Sex, Politics, and Stereotypes: BiUK’s response to Julie Bindel, June 2012

In a recent article for the Huffington Post, Julie Bindel asks ‘What makes some of us uncomfortable with bisexual women’? She goes on to answer her own question by rehearsing a series of negative stereotypes about bisexual women, suggesting that they are apolitical, hedonistic, trendily transgressive sexual tourists, testing out their fantasies on unsuspecting lesbians and straight men. Interested only in the pursuit of pleasure, they are not to be trusted personally or politically, and indeed may not exist at all. If bisexual women had ‘an ounce of sexual politics’, she asserts, they would stop having sex with men and make a positive choice to identify as lesbians. Instead of this, they hedonistically pursue their sexual desires at the cost of their political integrity.

We would like to make two points in response to this article. First, a growing body of academic research and bisexual activist literature, both online and in print, and including work by Paula Rodríguez-Rust, cited by Bindel in her article, consistently demonstrates that for many people, identifying as bisexual is as much a matter of politics as it is of desire. As one bi activist told us:

Personally, I have definitely made a positive choice to identify as bisexual. I could easily identify as either lesbian or straight, but it’s politically important to me to identify as bi. My identity as a bi woman is grounded in my feminism, my conviction that gender and sexuality are socially constructed, and my commitment to LGBT equality. It’s deeply political- it’s just a different political position from Julie Bindel’s!

(Claire, bisexual activist)

Clearly, while many women who experience attraction towards people of more than one gender choose to identify as bisexual, many others choose to identify as lesbian or straight. All of these are valid choices, which may be made on the basis of deeply-felt political convictions. Bindel’s polemic, however, dismisses all viewpoints other than her own as apolitical, and swiftly resorts to name-calling. Bindel would most likely object, and rightly so, to a critique of radical feminism that relied for its credence on tired old clichés about cropped hair, boiler suits and man-hating, and dismissed lesbian separatism as an apolitical choice based on a failure to engage with the complexities of twenty-first century gender relations. It’s disappointing, then, that she dismisses political bisexuality in such terms.

Our second point is concerned with the impact on bisexual people of the publication of articles such as Bindel’s, which clearly promote biphobia. As we outlined in our recent publication The Bisexuality Report, research has repeatedly shown that bisexual people are more likely to experience depression, anxiety, self-harm and suicidality than lesbian, gay or heterosexual people, and that this may be linked to the negative stereotypes about bisexuality which circulate in popular culture. These statistics are of great concern to UK bisexual communities and their allies, as well as to mental health practitioners, and for these reasons, bisexuality and mental health is the theme of BiReCon, our biennial conference, in August this year.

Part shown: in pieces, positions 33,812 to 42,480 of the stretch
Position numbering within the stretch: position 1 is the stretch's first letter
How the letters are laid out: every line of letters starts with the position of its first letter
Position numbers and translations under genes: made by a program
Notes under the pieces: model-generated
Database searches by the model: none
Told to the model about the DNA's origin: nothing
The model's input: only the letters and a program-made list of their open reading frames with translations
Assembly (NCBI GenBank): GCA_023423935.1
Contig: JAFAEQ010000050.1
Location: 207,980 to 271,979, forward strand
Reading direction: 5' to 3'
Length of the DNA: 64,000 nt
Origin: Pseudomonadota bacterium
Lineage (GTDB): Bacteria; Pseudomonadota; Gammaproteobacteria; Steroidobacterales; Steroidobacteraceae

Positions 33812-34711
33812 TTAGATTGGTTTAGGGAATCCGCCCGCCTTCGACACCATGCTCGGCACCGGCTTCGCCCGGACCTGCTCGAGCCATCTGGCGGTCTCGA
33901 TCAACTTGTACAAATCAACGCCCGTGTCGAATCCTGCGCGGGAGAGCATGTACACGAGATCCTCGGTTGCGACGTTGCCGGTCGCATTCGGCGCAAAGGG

By recycling harmful stereotypes about bisexuality in the defence of political lesbianism, Julie Bindel contributes to the biphobic cultural conditions that contribute to high rates of mental distress among bisexuals. By dismissing bisexuals as universally apolitical, she betrays her own ignorance of approaches to contemporary sexual politics other than her own.

Helen Bowes-Catton for BiUK

Read more:

New Statesman response

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Interview with bi activist, Yemisi Ilesanmi

Very interesting interview with bisexual activist Yemisi Ilesanmi on the Sporah show:

 

Bisexual manifesto

Another thought-provoking image from Bi Radical. A poster on why the bisexual movement is important.

Vote bi at the LGF Homo Heroes awards!

Each year the Lesbian and Gay Foundation runs their ‘Homo Heroes‘ awards to recognise and celebrate the heroes of the LGBTQ communities. This year there are bi-related nominations in four out of the seven categories: most appropriate given that the awards night is happening to day before Celebrate Bisexuality Day on September 23rd. Many of BiUK’s own heroes are included in the shortlists…

Natalya Dell has been shortlisted for volunteer of the year for her fantastic work organising BiCon 2011 and many previous bi events, as well as her major role in UK bi activism.

Marcus Morgan has been shortlisted for Role Model. Marcus set up bi visibility group The Bisexual Index and recently spoke for bi people on TV’s Vanessa show, as well as organising bi events and speaking for bi community for many years.

Jen Yockney has been shortlisted for Community Champion for all her wonderful work editing the longest running bisexual magazine, Bi Community News magazine, organising the long-running social & support group BiPhoria, and so much more.

Bi Community News magazine itself has been shortlisted in the community organisation category.

Do your bit towards bi visibility and vote today! Voting is open until September 7th.

BiUK will be there on the night and will report back here.

BiUK

Welcome to BiUK, the national organisation for bisexual research and activism.

We were founded in 2007. Since then we have run two BiReCon events: a national one in 2008 and an international one in 2010. We have developed guidelines for researchers and writers on bisexuality. Between us, we have published several papers and chapters relating to aspects of bisexuality. We are currently working on a report documenting the issues faced by bisexual people in the UK.